California Mandates Nurse To Patient Ratios
October 12, 1999
California politicians are now making the decisions regarding nursing personnel, clearly signaling that hospitals are incapable of the job.
At the behest of the state's nurses' union, Gov. Gray Davis (D) has signed a bill that makes California the only state to require hospitals to meet fixed nurse-to-patient ratios.
- The act requires the State Department of Health Services to set ratios for general, psychiatric and special hospitals.
- The measure also bars hospitals from assigning unlicensed workers to perform certain medical procedures -- including administering drugs and assessing a patient's condition.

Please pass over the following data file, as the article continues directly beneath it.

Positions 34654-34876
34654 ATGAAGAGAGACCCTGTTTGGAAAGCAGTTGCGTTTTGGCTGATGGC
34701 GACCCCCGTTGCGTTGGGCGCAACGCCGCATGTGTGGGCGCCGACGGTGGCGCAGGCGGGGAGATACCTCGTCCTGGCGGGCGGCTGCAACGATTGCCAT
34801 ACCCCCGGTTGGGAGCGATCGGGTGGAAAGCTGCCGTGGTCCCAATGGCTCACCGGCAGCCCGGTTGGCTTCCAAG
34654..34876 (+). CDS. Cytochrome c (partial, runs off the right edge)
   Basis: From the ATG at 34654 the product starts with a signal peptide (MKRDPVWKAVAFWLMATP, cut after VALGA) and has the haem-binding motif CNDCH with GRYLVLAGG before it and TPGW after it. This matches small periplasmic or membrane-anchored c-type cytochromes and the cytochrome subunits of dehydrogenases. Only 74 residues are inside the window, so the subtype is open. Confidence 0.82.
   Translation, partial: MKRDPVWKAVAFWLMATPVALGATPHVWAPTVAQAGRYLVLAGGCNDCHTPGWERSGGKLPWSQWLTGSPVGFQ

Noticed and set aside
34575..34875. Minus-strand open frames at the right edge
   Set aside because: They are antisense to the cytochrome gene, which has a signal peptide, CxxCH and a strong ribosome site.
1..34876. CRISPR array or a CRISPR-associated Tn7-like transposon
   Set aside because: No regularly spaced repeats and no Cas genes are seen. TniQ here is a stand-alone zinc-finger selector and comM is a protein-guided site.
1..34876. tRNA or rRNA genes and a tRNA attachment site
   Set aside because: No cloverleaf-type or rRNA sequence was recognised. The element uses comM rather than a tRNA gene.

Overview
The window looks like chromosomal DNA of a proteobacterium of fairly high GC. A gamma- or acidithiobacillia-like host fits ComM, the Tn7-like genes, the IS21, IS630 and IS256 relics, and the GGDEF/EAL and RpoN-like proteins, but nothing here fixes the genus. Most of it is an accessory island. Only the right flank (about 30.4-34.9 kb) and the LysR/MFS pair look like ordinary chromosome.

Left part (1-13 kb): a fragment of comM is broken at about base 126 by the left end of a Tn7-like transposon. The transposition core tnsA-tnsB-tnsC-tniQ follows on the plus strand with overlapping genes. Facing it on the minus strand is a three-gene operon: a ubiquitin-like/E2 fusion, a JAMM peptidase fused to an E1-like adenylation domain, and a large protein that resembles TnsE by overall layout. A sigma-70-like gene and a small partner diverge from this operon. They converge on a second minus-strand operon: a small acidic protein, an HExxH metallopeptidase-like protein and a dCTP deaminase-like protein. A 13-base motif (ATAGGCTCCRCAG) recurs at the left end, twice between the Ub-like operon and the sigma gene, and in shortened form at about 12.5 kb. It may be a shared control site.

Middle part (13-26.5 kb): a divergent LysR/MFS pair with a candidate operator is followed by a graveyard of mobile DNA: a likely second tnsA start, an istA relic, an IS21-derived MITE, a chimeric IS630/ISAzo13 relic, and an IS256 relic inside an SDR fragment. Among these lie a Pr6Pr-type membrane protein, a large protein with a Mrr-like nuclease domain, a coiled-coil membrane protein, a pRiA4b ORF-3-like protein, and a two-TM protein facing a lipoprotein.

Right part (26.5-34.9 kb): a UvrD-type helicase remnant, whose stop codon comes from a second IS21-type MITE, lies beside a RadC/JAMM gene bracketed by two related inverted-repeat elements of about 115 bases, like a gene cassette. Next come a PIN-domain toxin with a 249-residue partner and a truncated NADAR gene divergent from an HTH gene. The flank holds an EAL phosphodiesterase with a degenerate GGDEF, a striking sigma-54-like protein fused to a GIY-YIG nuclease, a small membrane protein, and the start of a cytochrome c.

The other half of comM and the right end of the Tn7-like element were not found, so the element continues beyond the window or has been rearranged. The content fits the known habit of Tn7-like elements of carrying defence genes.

- It prohibits hospitals from shifting nurses trained in one unit to duty in another without adequate preparation.
- Under a political compromise, the measure is not supposed to take effect until 2002.
The California health-care industry opposed the measure on the grounds that it would impose overly specific requirements on hospitals and increase costs.
The president of the California Nurses Association enthused that the signing of the bill represented "one of the most significant days in the history of nursing."
Davis's Republican predecessor, former Gov. Pete Wilson, vetoed a similar measure two years ago.
Source: Todd S. Purdum, "California to Set Level of Staffing for Nursing Care," New York Times, October 12, 1999.
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